In the same period Bombay itself was home to 1,29,000 refugees in the various camps which were taken over by the Central Government. Five military camps at Kalyan were made available to these refugees with the ultimate plan of developing a Sindhi township. The camps in Bombay spread across seven districts, with a capacity to accommodate 1,50,000 inmates, received the largest number of refugees from Sindh. The relief camps went on swelling steadily and by the end of 1948 the refugee strength in various states with predominant Sindhi population was as under :

1. Ajmer Merwara at Deolli                10,200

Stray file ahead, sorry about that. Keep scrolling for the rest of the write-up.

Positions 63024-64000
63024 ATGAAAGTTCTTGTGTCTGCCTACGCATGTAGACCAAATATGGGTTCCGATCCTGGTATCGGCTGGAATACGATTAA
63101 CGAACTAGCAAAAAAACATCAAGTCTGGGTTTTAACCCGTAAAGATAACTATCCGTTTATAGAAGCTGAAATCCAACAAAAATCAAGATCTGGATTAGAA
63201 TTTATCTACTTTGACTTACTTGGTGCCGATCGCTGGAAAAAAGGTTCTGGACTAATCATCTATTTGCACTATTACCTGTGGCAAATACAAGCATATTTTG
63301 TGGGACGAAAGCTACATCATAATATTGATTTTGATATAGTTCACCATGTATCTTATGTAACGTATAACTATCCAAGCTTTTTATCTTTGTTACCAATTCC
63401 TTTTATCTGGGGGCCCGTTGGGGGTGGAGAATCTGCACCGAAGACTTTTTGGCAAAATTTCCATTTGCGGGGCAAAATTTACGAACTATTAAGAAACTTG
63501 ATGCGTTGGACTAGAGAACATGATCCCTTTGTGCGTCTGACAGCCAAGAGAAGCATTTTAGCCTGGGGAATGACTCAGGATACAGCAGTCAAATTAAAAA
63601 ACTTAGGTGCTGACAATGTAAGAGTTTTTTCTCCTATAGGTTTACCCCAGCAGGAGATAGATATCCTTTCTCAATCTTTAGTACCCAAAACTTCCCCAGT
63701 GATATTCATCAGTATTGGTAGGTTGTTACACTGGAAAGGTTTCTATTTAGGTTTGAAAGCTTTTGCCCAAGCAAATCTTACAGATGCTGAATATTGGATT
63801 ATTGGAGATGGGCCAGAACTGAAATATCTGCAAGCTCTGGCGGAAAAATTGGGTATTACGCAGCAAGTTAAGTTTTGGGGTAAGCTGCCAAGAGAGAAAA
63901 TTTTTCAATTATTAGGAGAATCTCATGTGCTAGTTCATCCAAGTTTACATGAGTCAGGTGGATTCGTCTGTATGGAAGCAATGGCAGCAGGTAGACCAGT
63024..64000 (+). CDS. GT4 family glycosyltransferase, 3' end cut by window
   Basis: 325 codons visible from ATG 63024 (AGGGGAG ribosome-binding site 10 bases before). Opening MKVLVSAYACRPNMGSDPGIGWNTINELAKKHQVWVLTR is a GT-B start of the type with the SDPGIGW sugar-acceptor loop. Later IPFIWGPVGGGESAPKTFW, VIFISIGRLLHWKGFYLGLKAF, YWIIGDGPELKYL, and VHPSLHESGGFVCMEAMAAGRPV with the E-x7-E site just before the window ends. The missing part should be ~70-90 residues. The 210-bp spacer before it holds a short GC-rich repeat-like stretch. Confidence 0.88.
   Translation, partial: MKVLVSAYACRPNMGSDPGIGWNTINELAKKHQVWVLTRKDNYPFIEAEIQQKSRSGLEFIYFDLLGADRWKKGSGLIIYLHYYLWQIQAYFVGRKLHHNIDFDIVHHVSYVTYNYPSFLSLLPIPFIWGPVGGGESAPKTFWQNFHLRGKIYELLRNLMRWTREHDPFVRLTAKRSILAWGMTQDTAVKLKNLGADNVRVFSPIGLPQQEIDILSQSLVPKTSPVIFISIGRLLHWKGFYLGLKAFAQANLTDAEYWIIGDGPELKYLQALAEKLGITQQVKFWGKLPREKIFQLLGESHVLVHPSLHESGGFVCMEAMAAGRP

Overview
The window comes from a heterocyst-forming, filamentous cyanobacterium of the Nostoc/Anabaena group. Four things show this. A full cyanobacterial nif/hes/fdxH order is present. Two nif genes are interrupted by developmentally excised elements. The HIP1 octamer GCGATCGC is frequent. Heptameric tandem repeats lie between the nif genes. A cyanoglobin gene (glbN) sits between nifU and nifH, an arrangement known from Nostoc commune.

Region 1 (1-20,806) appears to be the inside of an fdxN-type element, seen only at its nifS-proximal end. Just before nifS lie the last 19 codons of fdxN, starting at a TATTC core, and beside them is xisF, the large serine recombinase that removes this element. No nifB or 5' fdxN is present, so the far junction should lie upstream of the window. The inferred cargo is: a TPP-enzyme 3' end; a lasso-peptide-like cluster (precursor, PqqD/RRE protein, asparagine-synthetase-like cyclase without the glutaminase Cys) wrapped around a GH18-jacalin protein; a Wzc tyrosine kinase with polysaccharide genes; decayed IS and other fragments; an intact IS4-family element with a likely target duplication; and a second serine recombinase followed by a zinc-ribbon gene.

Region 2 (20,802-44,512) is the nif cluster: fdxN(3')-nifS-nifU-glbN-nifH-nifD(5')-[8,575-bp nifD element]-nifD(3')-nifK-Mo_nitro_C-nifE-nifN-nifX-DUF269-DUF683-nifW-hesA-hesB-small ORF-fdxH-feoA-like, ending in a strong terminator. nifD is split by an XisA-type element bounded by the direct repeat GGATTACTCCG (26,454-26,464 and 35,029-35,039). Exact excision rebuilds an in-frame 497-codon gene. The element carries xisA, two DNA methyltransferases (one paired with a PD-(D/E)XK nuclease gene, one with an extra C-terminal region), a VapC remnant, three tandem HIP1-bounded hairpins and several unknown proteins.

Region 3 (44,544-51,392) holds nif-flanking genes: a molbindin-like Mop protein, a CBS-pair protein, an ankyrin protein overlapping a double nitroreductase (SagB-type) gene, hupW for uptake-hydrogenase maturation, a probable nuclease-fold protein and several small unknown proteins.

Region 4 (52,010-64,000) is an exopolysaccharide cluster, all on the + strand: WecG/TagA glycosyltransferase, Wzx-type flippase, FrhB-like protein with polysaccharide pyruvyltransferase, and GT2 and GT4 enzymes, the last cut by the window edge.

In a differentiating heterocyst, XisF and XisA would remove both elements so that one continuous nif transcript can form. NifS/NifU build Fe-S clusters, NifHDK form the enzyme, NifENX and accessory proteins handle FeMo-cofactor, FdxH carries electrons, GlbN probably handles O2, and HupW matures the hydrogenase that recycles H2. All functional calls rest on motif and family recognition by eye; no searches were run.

2. Bombay Presidency                        2,16,500
3. Baroda                                            10,700
4. Bikaner                                            8,900
5. Jaipur                                               33,200
6. Jodhpur                                           11,800
7. Madhya Bharat                               3,400
8. Former Rajasthan                            15,800
9. Saurashtra Union                            45,500
10. Vindhya Pradesh                          15,400
11. Madhya Pradesh                           81,400
          Total                                         4,52,800